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Did You Know?

Trivia

Dustin Hoffman and Barry Levinson did this movie while on a break from making Sphere (1998). See more »

Goofs

The small private jet which the main characters and Sgt. Schumann board has two engines. When the jet is about to crash, a shot of the cockpit shows throttle and engine controls for a four-engine plane. See more »

Quotes

CIA Agent Mr. Young: When the fit hits the shan somebody's going to have to stay behind after school.
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Crazy Credits

"Special Thanks to The Cast and Crew for Completing Principal Photography in 29 Days!" See more »

Connections

Referenced in The Contender: The Making of a Political Thriller (2001) See more »

Soundtracks

The American Dream
Written by Tom Bähler
Performed by Tom Bähler and Friends
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User Reviews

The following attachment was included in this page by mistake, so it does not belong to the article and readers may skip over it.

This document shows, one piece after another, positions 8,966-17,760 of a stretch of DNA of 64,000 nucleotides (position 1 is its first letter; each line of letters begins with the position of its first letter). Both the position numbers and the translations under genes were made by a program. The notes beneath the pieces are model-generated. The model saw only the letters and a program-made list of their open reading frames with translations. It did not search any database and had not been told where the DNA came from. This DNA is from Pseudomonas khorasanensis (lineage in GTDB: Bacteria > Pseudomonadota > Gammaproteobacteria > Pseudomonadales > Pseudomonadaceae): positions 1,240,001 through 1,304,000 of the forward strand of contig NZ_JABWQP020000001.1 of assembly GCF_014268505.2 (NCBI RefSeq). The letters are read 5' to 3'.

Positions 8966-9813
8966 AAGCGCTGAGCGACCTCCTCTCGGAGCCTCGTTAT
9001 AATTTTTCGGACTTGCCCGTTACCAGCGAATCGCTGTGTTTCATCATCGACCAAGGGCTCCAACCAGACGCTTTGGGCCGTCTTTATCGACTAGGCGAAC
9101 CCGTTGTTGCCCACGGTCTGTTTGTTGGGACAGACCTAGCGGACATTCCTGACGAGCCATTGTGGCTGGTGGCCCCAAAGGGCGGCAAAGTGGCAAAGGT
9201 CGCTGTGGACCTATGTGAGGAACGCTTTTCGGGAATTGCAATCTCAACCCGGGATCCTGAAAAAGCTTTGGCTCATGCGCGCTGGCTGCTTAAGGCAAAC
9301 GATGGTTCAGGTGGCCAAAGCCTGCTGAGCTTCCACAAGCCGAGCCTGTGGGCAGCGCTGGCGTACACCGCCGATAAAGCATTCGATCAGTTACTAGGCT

This is not nothing
1 March 1999 | by SKG-2See all my reviews

I saw this before the brouhaha with Clinton and Lewinsky broke, and I imagine most of the negative comments about this film came because they saw it after and thought this was a Nostradamus film. When I saw it, I thought it started a bit slow, and was a bit too self-satisfied (like the scenes of people crying at a concert; that seemed fake). However, for most of the way, this is sharp, biting, and yes, funny, though when I first saw it, I thought it was more accurate in its Hollywood satire than on its government satire. Time, of course, proved me wrong.